Newton Grove girl, 6, awaits 3rd small-bowel transplant

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Addyson Lockwood

Addyson Lockwood, Addy for short, is like a lot of 6-year-old girls. She smiles sweetly upon hearing how pretty she looks in her ruffled Christmas dress. She'll enthusiastically show you how she's learned to play a variety of games on her mom's tablet, and she's excited about an upcoming trip to see Disney on Ice.

But one thing that sets her apart from her young peers is the black backpack.

It is connected to her.

It's a necessity for Addy because she is dependent upon IVs for all of her food, and she has tubes connected to her stomach and side to drain the waste and bile, serving as a replacement for her small intestines.

Born With Rare Condition, Leads to Two Transplants

As Addy's mom, Tara Knowles, puts it, her young daughter has been through more surgeries and procedures in six years than they can count. It all started when she was born with a condition called Gastroschisis, which is a birth defect of the abdominal wall. In these rare cases the child's intestines stick outside of their body, through a hole.

As Debra Sudan, MD, Duke's Division Chief for Abdominal Transplants and Addy's doctor explains, this caused a portion of her intestines to die, and she soon found herself needing a new bowel, liver and pancreas. She got the initial transplant, but her tiny body rejected it. Then, in July 2012 she had a second transplant, and this time it worked.

"It went fantastic, everything was great, she was home within a month," Knowles recalled. That lasted for four years, allowing the young girl to eat, drink, and play normally. Life was going great for the family, up until this July when she suddenly became very sick, and it was discovered that Addy had a blood clot that had caused her organs to fail. And now, she's back on the transplant list, yet again.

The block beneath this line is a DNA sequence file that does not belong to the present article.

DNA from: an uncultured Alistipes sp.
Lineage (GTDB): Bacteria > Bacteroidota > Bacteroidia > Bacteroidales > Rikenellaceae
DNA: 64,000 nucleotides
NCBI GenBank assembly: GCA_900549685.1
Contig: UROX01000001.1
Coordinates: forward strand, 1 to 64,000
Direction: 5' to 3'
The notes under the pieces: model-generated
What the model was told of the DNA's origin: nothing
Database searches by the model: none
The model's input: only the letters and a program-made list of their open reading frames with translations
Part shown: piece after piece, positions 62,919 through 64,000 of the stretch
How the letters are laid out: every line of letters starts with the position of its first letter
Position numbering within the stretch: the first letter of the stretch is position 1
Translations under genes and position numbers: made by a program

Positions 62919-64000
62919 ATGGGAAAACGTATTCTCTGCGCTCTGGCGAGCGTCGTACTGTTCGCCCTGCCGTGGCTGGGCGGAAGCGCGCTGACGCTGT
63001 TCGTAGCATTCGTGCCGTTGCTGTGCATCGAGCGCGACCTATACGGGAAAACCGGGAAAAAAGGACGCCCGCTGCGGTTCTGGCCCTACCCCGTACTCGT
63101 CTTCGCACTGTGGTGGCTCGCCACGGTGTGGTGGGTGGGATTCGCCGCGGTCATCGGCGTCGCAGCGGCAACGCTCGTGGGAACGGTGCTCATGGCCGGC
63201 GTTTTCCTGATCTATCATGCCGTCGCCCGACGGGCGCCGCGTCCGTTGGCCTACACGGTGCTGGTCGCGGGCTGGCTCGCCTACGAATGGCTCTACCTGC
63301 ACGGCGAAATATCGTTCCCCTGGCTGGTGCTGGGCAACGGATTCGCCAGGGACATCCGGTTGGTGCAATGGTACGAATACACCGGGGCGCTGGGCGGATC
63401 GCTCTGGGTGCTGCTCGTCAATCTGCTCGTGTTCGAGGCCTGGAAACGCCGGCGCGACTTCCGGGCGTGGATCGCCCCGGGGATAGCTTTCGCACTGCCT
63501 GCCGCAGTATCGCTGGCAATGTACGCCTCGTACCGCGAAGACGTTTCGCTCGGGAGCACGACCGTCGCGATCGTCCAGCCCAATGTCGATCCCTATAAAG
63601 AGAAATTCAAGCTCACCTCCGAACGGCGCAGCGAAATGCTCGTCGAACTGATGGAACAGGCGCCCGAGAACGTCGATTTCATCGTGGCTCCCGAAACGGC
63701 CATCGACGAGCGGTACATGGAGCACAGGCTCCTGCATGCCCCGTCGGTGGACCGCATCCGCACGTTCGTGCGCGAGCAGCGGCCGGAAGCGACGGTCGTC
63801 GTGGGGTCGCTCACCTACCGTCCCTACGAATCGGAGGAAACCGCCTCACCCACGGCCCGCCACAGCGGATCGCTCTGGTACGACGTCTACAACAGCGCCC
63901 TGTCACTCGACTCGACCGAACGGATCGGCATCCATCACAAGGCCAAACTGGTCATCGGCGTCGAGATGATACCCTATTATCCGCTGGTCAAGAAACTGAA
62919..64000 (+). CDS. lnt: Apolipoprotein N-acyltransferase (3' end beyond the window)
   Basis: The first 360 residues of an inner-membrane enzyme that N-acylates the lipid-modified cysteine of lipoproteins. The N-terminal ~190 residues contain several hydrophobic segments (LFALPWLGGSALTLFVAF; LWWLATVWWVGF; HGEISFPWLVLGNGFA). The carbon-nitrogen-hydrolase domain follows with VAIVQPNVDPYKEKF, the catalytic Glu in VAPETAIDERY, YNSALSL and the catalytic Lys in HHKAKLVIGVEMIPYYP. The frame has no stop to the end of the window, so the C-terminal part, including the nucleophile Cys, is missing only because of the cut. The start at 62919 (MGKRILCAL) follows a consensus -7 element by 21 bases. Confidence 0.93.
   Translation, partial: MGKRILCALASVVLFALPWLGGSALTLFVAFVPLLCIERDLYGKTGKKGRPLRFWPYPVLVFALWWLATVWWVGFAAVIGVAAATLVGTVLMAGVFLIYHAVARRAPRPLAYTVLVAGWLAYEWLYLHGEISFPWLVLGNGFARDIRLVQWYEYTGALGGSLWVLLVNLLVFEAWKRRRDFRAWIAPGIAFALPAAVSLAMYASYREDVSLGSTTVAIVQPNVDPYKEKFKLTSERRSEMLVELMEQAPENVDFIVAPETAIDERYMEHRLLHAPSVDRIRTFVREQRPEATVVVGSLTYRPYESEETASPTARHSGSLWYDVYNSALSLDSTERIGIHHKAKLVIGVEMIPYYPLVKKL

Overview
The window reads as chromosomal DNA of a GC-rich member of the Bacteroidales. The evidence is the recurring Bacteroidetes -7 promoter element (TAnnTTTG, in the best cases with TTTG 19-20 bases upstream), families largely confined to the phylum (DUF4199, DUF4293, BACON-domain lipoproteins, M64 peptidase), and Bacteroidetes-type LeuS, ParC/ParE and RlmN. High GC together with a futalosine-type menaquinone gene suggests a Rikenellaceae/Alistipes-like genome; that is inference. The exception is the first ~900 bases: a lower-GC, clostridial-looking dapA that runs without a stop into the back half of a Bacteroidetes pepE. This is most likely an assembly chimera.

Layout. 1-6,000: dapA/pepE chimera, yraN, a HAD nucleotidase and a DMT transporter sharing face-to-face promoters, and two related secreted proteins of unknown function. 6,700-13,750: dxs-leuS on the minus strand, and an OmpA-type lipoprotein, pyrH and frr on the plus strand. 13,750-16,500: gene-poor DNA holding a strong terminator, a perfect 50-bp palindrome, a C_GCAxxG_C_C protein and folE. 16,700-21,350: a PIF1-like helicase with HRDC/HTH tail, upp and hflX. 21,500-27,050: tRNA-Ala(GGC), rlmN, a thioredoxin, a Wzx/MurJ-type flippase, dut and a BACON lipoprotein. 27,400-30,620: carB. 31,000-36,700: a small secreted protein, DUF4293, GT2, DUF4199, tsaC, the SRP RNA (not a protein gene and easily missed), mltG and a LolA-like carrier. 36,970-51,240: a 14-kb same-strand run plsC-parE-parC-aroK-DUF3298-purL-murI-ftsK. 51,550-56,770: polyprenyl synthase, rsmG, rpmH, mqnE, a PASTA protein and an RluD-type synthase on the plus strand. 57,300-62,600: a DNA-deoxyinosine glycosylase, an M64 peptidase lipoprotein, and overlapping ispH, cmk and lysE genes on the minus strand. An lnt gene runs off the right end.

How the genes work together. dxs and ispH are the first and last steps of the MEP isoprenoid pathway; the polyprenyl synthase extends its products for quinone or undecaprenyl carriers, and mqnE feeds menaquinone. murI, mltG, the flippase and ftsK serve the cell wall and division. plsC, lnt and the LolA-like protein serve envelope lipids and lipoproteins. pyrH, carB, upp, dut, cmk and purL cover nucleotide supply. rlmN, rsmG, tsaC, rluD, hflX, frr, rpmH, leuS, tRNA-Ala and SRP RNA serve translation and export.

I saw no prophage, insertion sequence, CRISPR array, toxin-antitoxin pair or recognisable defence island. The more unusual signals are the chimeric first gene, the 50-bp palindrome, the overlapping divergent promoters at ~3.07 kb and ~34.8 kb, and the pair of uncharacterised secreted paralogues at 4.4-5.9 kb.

Addy's New Normal

"Now she's not allowed to eat or anything. She has IVs that give her all her nutrients and everything. At first it was horrible, it was the worst thing in her life, she thought, because she couldn't eat. She was so used to it," Knowles said. And, adding insult to injury, because of her condition and the constant trips each week to the clinic at Duke, Addy was unable to start kindergarten this year, something she'd been really looking forward to.

"At first it was very hard," Knowles said. "But now she's gotten to where I tell her 'we can't do this, but when your belly is better....' So, now she looks forward to when her belly gets better, she can go and do this and do that."

As for when a suitable transplant might come along, it's a waiting game, and there's no telling when that might happen. Still, despite this being her third attempt, Sudan feels she is a good candidate for the procedure.

"Really, if she weren't so healthy and well, typically we wouldn't even consider re-transplanting at this stage, because she had lost the two prior. But, I think there is a reasonable likelihood we can be successful. And she's so healthy, it's hard to imagine not getting her that opportunity," Sudan said.

Despite the rarity of her condition and the blood clot she suffered, Addy is lucky that she's here in North Carolina. Duke is one of a handful of hospitals that can perform a bowel transplant, and Sudan is at the top of the list of qualified surgeons. She estimates maybe only 2,000 to 3,000 have been performed worldwide, and she's done about 135 of them, with the procedure itself being relatively new.

Struggling to Afford Treatment

Still, Addy lives over an hour away in Newton Grove, and on top of the weekly trips, the gas money involved and the mounting medical bills, Knowles is only able to work part-time at her job as a cook for a nursing home because she has to dedicate so much time to caring for Addy.

"Luckily my job's only five miles from my house, so I'm running back-and-forth throughout the day to unhook (her IV's) and hook everything back up. I could only work two to three days a week, and it's not much, but I get by with what I can. I do the best I can," Knowles shrugged with a small smile.

The family does have a GoFundMe page set up, although so far they've raised less than $200. Though helping paying their bills would be nice, the greatest gift Knowles says she could receive would be word that Addy was a match for a new set of organs, giving her a chance at a new lease on life.

"I would do anything for my baby to make sure she's happy, healthy, and lives the most normal life she can," Knowles said.

Want to offer encouragement or help financially? Follow Addy's progress on Facebook or donate to her GoFundMe account.

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